Now more than ever, small arts organizations need your support to help survive for future seasons, and their community outreach programs, which include literary programs for under-served school children, and training teens for careers backstage as well as on stage.
Here are 10 historic African-American theaters and companies in New York City and around the USA to consider donating to, especially if you take advantage of one of their FREE online performances or classes.
New York City
Founded in 1972, the Billie Holiday Theatre is one of the cultural institutions run by the Bedford Stuyvesant Restoration Corporation and its RestorationArt initiative.
This Brooklyn-based theater produces new contemporary African-American plays and musicals at affordable prices. It has served as an early theatrical home to artists such as Samuel L. Jackson, Debbie Allen, Samm-Art Williams, and Smokey Robinson.
Its programs include the Black Arts Institute, an acting program offered in partnership with legendary Stella Adler Studio, and a Youth Arts Academy, which offers lessons in drama, ballet, West African dance, and African djembe drumming.
- Currently, the Billie Holiday Theatre is offering FREE virtual meditation and yoga classes.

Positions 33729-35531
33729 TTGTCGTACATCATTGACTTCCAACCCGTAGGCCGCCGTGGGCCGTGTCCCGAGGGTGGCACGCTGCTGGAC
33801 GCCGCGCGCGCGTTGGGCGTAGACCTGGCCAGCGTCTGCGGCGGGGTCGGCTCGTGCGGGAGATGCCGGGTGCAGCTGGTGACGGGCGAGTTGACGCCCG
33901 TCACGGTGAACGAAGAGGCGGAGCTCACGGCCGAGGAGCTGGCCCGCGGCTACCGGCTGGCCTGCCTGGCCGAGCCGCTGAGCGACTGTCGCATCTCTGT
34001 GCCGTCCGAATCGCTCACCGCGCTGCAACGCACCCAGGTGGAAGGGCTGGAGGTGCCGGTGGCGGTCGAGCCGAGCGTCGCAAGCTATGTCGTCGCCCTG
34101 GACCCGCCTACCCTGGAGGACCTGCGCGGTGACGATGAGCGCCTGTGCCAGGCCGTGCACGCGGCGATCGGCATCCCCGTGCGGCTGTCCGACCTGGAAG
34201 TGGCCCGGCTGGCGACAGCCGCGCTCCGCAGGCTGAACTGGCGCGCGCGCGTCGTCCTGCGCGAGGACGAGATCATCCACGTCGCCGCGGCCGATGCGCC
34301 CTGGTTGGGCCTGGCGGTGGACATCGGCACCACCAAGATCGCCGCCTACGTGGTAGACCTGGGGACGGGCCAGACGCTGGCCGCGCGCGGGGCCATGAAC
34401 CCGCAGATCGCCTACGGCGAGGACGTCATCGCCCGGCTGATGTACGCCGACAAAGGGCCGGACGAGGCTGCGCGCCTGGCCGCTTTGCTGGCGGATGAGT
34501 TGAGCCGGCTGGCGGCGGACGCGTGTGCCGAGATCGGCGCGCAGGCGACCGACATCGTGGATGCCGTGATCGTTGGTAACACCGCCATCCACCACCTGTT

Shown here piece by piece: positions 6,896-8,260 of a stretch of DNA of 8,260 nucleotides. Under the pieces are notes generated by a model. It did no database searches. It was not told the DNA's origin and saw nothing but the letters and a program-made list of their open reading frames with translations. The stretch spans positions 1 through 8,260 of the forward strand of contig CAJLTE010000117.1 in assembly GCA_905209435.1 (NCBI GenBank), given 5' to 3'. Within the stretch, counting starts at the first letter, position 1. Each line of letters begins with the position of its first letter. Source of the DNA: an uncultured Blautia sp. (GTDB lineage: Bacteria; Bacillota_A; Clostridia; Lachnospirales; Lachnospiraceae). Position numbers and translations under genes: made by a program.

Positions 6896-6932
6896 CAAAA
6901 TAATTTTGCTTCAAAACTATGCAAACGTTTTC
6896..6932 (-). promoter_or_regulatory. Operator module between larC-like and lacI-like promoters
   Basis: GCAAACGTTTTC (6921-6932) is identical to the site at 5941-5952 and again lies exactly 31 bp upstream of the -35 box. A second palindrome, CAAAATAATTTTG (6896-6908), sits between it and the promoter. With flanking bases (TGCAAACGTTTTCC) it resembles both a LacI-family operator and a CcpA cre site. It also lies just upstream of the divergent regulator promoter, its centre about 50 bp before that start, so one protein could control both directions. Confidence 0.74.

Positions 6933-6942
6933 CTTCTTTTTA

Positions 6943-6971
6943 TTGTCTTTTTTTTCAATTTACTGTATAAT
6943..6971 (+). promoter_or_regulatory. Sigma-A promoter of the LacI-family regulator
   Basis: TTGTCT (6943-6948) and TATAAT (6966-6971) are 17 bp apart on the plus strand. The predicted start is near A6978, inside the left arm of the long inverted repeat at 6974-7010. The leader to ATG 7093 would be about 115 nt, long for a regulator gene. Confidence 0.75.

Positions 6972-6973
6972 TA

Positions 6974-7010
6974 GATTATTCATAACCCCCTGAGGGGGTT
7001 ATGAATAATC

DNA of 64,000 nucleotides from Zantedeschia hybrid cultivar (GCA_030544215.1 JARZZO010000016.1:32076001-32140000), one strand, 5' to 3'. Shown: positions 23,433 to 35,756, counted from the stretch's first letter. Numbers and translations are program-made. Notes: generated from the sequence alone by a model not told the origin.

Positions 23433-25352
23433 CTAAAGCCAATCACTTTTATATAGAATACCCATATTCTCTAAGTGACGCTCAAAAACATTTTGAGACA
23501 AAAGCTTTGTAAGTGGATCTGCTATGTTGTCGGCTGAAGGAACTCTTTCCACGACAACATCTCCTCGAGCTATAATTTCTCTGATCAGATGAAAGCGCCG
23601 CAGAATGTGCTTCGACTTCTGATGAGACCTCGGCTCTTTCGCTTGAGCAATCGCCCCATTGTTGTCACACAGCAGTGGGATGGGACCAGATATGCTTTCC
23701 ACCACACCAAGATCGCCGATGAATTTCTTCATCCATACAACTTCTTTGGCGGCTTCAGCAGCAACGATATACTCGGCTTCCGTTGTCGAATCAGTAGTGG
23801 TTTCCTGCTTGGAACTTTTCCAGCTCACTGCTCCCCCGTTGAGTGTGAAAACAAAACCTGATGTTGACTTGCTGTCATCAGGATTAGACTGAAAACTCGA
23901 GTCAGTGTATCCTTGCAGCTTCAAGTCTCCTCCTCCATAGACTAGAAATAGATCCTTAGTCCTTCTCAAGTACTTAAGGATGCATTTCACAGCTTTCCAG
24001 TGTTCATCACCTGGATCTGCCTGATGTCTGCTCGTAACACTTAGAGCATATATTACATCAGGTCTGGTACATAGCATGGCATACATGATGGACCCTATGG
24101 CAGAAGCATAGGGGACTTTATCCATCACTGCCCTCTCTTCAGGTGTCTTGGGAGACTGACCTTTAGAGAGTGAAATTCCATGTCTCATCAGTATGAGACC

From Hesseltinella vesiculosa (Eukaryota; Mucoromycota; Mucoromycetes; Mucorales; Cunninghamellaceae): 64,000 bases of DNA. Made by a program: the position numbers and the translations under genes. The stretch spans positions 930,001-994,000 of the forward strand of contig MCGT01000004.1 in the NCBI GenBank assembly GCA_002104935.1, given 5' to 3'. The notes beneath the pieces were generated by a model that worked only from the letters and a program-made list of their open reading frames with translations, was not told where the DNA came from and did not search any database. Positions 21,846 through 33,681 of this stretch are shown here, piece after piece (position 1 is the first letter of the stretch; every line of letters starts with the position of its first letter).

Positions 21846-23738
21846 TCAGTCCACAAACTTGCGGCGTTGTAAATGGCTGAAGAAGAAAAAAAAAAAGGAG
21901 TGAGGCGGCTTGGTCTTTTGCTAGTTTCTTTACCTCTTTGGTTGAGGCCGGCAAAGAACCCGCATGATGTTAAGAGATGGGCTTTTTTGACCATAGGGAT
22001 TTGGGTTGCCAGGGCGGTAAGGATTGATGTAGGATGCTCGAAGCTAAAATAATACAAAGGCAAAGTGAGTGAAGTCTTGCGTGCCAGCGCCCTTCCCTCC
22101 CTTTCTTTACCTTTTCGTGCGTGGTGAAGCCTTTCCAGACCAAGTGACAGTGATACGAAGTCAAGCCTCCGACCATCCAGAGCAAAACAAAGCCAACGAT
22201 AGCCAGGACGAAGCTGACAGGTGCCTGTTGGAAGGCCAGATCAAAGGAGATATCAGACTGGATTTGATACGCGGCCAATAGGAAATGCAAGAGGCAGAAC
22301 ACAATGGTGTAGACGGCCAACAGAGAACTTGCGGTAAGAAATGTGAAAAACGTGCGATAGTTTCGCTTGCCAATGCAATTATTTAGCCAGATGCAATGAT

Celebrating its 20th anniversary this year, the Classical Theatre of Harlem is a professional theater company dedicated to reimagining classics and developing new work, while providing educational and literary programs at little or no cost to underserved communities in Harlem and beyond.
Engaging with Harlem residents, businesses, schools, and community organizations, it benefits 18,000 people per year.
Harlem Stage commissions, incubates, and presents work that respond to the historical and contemporary conditions that shape our lives and communities.
For more than 35 years, it has celebrated the diverse artistic legacy of Harlem and its impact on American culture through presentations of theater and works, musical performances, and more. Its roster of artists includes Bill T. Jones, Nona Hendryx, and Stew.
National Black Theatre is among the oldest black theaters in the country, and one of the longest owned and operated by a woman of color.